Maggie Bob Loves: Crafting Goes Social

Crafting can be a very solitary activity but, depending on your craft, it can be enjoyable to sit and make in company. Everyone loves a good stitch & bitch, right? I’ve recently been to a couple of Craft & Cocktail unofficial events with some friends from Yelp Edinburgh (that is, we pick a pub, we pick a date, and we all turn up with our latest WIP) and it’s been great fun to chat and relax while crafting, plus it’s fun to show off what I’m working on, and see what my friends are making (in case there’s any ideas I can steal!)

Of course there’s loads of great crafting inspiration to be had online. Here’s a few of my favourite Instagram accounts for when I need crafts-spiration:


This account popped up on my recommendations on Instagram, and it was a no brainer for me to follow. Contemporary cross-stitch and embroidery (expect rude words!) I like Mr X Stitch’s style. Plus, check out his current Stitch for Syria campaign if you like a bit of craftivism!

Geeky Stitching Co

Geeky Stitching Co sell some of the cutest cross-stitch kits I have ever seen! A great way to get started with small cross-stitch projects that are fun and cute.

Natasha de Vil

I’ve followed Natasha on twitter and then Instagram for years now, and I just love her crafts. Plus I’m hugely envious of her fabric stash right now!

Little Miss Delicious

I love Little Miss Delicious’ gorgeously cute jewellery. I have three necklaces from this store and I still want more!

Femme Broidery

I’ll have a whole bunch of these on hand at this weekend’s #marketcollective Pop by and say hi👋🏼

A photo posted by Maria Arseniuk (@femme.broidery) on

This is one that IĀ found while browsing the #craftivism hashtag (well worth doing), and this ‘Bye Felicia’ hoop just caught my eye

Soofiya Andry

Okay, so I can’t embed any of Soofiya’s pictures here, but that doesn’t mean you shouldn’t check out her stuff. Graphic prints and feminist anarchist work to die for! Plus she is totally fab, okay?


Yes, that’s my stream. Sometimes, if I’m stuck for inspiration, all I actually need to do is look back over my own stuff to remind me of what I can do!

If you have favourite crafters on Instagram that I should be following, please let me know in the comments below.


Maggie Bob Makes: Vegan Beetroot Brownies

Chocolate and beetroot is not as weird a combination as you might think. As well as replacing the eggs, butter and/or milk, the beetroot enhances the chocolate flavour of the cocoa, and lets you keep the whole thing vegan too. I’ve tried making chocolate cake with beetroot in it before, but the results were a little… earthy. Turns out I had seriously underestimated how much pre-cooking beetroot actually needs. But I’ll let you in on a little secret – buy the pre-cooked beetroot from the supermarket. You get three vacuum packed bulbs already perfectly cooked and ready to go for about 50p. Plus you don’t end up with pink fingers, worktops, kitchen.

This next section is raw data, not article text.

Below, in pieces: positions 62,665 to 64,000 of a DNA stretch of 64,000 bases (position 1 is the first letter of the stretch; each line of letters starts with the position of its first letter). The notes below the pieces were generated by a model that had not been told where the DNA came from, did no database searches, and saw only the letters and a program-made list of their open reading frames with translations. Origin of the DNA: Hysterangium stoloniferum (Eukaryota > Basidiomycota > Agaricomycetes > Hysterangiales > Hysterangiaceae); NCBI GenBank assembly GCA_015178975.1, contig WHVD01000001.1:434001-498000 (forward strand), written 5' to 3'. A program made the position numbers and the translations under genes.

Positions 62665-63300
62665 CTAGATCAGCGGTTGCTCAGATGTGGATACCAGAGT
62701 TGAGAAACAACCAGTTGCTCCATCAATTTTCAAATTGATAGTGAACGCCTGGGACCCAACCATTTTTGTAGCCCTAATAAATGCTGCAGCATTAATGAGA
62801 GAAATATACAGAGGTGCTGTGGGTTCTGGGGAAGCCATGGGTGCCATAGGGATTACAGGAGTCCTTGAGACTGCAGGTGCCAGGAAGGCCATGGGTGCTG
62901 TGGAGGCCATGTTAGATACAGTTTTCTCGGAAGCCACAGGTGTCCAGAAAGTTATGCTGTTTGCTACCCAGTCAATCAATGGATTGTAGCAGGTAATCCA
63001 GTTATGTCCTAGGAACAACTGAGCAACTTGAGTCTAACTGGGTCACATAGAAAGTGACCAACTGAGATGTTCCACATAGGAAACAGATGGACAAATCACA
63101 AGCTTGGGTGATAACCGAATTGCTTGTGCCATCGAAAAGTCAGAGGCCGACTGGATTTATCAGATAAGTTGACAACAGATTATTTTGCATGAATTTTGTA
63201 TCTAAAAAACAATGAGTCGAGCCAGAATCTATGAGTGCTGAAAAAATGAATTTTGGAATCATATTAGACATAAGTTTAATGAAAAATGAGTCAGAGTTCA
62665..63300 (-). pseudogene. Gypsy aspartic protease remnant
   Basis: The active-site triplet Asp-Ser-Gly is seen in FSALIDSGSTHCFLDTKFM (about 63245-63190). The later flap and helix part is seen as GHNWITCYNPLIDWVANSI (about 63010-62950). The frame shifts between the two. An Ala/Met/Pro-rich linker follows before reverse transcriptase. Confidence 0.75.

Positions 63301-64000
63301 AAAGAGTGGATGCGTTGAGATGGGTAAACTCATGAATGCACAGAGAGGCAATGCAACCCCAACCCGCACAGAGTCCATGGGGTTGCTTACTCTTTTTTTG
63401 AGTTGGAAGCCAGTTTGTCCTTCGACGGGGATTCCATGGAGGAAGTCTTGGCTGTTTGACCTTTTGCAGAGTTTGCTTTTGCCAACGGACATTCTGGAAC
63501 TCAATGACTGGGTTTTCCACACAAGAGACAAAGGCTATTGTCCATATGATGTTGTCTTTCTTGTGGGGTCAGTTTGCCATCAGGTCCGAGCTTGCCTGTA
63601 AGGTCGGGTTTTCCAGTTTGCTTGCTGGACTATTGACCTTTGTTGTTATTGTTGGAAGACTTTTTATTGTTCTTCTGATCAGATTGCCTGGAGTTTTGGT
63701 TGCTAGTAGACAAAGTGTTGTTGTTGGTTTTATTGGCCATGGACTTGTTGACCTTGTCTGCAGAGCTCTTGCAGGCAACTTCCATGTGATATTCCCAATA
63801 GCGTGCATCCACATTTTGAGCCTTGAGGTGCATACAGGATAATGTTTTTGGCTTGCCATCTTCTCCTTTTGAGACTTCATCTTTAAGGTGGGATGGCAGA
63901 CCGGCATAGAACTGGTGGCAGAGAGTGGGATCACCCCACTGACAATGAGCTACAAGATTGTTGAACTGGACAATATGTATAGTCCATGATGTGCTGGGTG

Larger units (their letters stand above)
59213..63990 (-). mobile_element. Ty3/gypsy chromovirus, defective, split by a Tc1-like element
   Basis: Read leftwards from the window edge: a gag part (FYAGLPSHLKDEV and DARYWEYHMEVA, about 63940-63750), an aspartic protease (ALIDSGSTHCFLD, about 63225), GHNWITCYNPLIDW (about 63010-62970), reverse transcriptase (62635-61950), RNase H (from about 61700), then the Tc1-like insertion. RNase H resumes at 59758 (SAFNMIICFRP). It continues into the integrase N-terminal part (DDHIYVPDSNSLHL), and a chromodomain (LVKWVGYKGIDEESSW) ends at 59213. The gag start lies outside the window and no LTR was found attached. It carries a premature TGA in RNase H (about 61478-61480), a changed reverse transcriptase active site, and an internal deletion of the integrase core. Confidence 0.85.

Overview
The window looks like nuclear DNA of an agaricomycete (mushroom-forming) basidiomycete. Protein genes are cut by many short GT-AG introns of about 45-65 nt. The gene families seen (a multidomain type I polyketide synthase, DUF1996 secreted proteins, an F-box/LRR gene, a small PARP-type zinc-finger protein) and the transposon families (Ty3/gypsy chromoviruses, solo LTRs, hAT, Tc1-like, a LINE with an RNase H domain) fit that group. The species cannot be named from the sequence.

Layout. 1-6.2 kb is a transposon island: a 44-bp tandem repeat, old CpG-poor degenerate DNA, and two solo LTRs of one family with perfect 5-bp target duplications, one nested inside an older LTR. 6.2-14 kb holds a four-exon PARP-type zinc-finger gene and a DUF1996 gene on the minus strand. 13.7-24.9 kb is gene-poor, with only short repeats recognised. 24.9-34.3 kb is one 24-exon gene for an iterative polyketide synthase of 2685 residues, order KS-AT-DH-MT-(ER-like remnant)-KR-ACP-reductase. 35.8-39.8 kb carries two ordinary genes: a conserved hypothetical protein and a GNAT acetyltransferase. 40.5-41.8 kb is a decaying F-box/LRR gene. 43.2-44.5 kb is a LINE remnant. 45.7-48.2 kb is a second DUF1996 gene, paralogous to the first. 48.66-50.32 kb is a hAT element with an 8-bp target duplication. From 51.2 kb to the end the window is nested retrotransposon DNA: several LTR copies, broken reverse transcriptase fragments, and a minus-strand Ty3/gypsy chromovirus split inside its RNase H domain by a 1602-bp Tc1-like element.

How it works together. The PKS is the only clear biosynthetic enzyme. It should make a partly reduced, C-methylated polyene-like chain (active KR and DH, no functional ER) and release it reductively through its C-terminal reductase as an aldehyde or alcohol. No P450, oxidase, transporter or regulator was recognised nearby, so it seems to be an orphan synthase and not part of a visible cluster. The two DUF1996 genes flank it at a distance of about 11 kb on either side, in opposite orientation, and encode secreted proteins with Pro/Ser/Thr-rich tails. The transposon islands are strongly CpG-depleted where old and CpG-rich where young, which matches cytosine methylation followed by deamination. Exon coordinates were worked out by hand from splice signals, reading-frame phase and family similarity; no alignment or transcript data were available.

I decided to focus on brownies – this recipe delivers the cracked top and fudgy interior I crave. These will keep for at least a week in an airtight tin and are great eaten just as they are, warm with a scoop of ice-cream, or I’ve been taking a piece in my lunchbox each day to enjoy with my afternoon cuppa.

(makes 24 squares)

250g pre-cooked beetroot
200g self-raising flour
150g soft brown sugar
60g cocoa powder
1 tsp vanilla
pinch salt
200ml oil



  1. Pre-heat your oven to 200oC and line and grease a brownie tin – mine is 20cm by 30cm, different sizes will just mean different sized pieces
  2. Tip your beetroot in to a food processor and blitz until you have a purple mush (puree). If you don’t have a processor, mash the beetroot down to as smooth as you can.
  3. Sift the flour, sugar and cocoa powder in to a large mixing bowl.
  4. Stir the vanilla and salt through your pureed beetroot, then tip the beetroot in to the mixing bowl and stir to combine with the flour mixture.
  5. Gradually pour in the oil, stirring in to your mixture until you have a smooth wet batter that almost looks grainy (see my pictures) and more or less sits together in one ball
  6. Tip the batter in to your lined tin and spread out level using a pallet knife. Don’t worry if some oil rises to the top at this stage – this is what gives the brownie its crust
  7. Bake in your pre-heated oven for 25-30 minutes. You’ll know the brownies are done when the top is cracked and dry and an inserted skewer comes out with just a little bit of mixture sticking to it.


There are really rich and fudgy and a gorgeous colour – almost akin to Red Velvet cake. And because the beetroot performs the job of an egg here (binding the mixture together), these are ‘accidentally’ vegan. So whether you’re baking for a vegan friend, trying to sneak more vegetables in to a diet or just looking to enjoy a bloody good brownie I hope you give these a try!